Writing to be liked

My college application essay probably sucked. I cringe at what teenage Britt included on one sheet of dot matrix. No doubt I dragged my gymnastic and typing accomplishments into an argument for personal betterment. (And what prestigious university isn’t recruiting self absorbed, inter-office-memo-drafting cart-wheelers?) No doubt the essay was very serious and heroically boring. But at the blue eye-shadowed age of 17, nothing had happened yet. Anything worth recounting in five sassy paragraphs was far off in my mammogrammed future amongst Asians, so I probably typed the usual drivel that drives admissions staff to an early and generous pour of single malt. Recently, a lovely and accomplished high school senior asked me to take a crack at her college essay. And because it wasn’t me who needed to impress some faraway grownup with a red pen, I transformed into a charming, competitive-swimming diabetic fluent in French. Je suis tres amusant avec une pompe de insulin sous ma lingerie! It was super fun.

Sometimes this is how the best writing happens: ignore any assumptions about the audience, and write for the sheer joy of it. Jenny Polk, an old friend with thousands of Twitter followers, wrote to me, “I would never have the guts to say f**k in my posts!” Presumably, that’s because her mother-in-law is a follower. I think potty mouth has all but lost its shock value, and the f-bomb sometimes provides the perfect staccato for an angry sentence. I wouldn’t recommend incorporating it into the Harvard essay, but for a silly blog, no one cares a fig. And as soon as I start worrying about how my own mother-in-law is going to react to scatological word choices, any written missives about moon cakes (vile) or Chinese food preparation (arduous) or energy work (hilarious but effective) will suffer for authenticity. And after two years posting sassy paragraphs peppered with baser adjectives and exclamations, I’ve received nary a complaint… but quite a few editing gigs.

I’ve been doing rewrites for family and friends, scientists and students for a quarter century. Even though I’m certain my own admissions essay was met with groaning, future literary endeavors (inspired by the inimitable Professor Kuyk) landed me a paid job in the college Writing Center. Training to become a Writing Associate involved one semester at a roundtable with other faculty-endorsed “writers” writing about writing. This was before anyone used the word “meta.” Professor Beverly Wall was an enthusiast for something called “desktop publishing” and encouraged us to “post” our papers on a school-sponsored “intranet.” In effect, we were all contributing to a classroom blog, although that word hadn’t been invented yet, either. In the early ‘90s, we found this tedious: we wanted to discuss our work, not type criticisms with a blinking cursor. Also, there was no “like” button.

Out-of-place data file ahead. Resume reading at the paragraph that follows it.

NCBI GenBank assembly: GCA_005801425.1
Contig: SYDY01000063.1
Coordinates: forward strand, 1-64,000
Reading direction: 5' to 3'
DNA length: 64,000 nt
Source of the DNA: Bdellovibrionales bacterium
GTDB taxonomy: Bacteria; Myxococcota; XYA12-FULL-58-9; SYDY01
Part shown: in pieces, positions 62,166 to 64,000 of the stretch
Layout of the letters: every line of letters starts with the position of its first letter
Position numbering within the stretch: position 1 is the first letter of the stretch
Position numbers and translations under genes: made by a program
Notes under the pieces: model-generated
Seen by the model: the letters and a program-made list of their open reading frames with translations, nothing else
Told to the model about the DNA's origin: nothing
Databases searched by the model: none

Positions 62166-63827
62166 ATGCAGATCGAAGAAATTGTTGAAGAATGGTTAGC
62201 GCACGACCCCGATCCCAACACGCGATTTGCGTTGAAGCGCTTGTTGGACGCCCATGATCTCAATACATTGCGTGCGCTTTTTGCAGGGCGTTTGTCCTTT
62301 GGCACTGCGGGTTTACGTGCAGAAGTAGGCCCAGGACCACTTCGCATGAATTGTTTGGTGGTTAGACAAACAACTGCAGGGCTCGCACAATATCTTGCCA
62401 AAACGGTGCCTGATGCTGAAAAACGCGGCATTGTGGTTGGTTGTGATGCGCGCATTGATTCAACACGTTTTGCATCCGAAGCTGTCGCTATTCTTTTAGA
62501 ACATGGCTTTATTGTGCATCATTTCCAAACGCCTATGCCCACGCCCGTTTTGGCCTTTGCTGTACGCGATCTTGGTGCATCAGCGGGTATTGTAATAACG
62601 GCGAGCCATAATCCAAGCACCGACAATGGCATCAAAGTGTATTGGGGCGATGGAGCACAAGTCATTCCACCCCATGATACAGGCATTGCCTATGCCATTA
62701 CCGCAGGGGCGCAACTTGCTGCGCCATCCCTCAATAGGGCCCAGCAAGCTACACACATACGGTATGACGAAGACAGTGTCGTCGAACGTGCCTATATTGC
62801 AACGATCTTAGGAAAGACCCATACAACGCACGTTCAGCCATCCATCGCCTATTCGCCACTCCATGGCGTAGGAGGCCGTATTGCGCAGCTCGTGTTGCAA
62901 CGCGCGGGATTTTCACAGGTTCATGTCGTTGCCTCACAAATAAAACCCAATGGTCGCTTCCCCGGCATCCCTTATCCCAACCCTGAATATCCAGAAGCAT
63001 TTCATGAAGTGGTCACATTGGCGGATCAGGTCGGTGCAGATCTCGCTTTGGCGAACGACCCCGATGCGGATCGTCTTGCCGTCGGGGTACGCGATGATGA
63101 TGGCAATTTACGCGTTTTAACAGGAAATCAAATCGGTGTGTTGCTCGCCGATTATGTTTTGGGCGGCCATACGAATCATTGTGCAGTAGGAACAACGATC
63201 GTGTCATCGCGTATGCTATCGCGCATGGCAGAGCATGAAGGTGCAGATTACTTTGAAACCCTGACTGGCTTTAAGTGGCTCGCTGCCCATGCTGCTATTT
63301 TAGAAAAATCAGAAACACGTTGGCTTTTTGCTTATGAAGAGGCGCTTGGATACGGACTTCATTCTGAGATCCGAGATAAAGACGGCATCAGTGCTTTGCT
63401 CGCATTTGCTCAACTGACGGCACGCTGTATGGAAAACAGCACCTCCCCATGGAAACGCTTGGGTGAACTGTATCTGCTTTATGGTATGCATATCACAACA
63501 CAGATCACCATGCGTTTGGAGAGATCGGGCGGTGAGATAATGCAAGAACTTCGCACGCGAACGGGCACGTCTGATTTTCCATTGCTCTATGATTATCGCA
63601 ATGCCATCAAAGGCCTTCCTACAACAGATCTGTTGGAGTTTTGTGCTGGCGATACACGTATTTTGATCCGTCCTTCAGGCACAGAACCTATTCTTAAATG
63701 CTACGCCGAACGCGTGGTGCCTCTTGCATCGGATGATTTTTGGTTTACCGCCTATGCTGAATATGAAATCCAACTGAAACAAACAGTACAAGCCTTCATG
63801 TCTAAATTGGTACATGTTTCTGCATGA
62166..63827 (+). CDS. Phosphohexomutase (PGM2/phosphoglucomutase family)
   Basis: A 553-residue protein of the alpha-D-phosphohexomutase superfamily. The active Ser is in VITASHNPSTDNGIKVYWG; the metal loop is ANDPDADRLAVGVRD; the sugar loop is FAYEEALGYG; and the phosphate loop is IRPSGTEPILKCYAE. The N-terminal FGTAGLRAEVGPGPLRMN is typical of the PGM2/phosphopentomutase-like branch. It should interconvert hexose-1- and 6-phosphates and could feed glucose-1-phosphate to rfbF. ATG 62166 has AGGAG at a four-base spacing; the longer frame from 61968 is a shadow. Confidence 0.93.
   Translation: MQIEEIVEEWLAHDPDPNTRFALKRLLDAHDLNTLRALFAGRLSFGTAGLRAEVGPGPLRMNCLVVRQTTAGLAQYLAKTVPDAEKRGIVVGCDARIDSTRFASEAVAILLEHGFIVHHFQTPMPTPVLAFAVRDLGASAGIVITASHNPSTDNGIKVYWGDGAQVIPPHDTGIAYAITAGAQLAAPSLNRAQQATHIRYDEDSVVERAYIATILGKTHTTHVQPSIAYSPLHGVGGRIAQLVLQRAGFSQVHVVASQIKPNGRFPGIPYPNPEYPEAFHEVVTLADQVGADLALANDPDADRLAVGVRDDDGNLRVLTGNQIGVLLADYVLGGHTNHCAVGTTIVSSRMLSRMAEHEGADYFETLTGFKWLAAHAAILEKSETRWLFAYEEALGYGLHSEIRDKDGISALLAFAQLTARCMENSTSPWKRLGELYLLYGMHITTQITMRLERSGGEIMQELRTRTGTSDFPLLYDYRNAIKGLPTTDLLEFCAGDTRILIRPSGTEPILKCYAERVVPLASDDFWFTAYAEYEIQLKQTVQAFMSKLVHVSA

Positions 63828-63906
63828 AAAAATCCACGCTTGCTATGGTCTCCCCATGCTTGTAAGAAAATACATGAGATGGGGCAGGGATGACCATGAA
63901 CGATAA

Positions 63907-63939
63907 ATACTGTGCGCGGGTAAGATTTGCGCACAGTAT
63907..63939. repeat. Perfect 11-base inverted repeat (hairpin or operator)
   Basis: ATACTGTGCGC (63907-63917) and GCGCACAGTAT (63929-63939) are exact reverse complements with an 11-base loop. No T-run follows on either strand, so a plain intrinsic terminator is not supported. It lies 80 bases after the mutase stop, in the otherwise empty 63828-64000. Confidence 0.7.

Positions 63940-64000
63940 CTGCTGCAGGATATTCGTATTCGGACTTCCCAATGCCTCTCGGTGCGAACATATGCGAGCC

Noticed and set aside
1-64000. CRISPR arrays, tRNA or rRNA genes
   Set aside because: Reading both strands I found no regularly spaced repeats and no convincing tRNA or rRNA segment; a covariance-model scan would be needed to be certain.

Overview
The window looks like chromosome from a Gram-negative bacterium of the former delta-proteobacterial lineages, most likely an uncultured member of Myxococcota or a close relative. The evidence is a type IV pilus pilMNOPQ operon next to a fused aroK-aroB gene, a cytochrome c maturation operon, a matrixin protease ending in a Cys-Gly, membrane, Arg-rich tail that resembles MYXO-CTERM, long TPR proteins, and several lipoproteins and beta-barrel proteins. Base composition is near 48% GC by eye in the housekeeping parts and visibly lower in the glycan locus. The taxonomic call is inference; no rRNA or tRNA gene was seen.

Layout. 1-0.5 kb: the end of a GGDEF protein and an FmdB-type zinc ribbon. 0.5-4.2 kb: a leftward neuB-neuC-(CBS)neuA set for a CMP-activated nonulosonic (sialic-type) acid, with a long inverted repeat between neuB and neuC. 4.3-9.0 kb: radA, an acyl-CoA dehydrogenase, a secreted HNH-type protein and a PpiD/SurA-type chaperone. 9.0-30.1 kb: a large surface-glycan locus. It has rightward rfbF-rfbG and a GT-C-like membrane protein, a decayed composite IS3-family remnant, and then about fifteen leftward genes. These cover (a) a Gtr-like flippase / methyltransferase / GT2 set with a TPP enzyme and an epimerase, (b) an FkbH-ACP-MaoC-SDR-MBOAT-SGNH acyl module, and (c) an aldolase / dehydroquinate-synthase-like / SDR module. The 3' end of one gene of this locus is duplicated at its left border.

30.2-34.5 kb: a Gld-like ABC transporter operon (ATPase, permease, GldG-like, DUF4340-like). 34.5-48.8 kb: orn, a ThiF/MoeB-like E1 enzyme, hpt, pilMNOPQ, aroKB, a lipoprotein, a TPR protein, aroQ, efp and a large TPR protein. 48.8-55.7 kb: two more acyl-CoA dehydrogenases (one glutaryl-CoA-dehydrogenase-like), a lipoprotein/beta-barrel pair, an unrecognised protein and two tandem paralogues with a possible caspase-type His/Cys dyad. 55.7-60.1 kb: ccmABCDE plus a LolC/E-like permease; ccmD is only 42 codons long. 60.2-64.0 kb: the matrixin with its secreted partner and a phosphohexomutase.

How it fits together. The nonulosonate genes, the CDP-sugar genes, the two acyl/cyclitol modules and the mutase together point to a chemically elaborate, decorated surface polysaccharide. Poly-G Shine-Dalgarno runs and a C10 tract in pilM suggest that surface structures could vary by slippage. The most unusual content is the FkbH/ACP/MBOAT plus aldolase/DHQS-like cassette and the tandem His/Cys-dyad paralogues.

It’s impossible to imagine a gaggle of college kids loath to type opinions onto a shared server, since this form of communication now eclipses all others. But those were ancient times when writers feared more than welcomed an audience with the ability to disparage your five paragraphs with one calamitous (or anonymous) comment. Modern writers are cursed and blessed with ubiquitous readers. Everyone loves to be “liked,” but your most and least favorite Facebook status updaters are testimony to the influence of audience on the tone and quality of a sentence. As I wondered if an adolescence of misspelled texting and like-clicking critique is ruining the written word, I read that Tufts University is now accepting video submissions in place of the compulsory essay… and that article used the word “interestingly,” so you be the judge.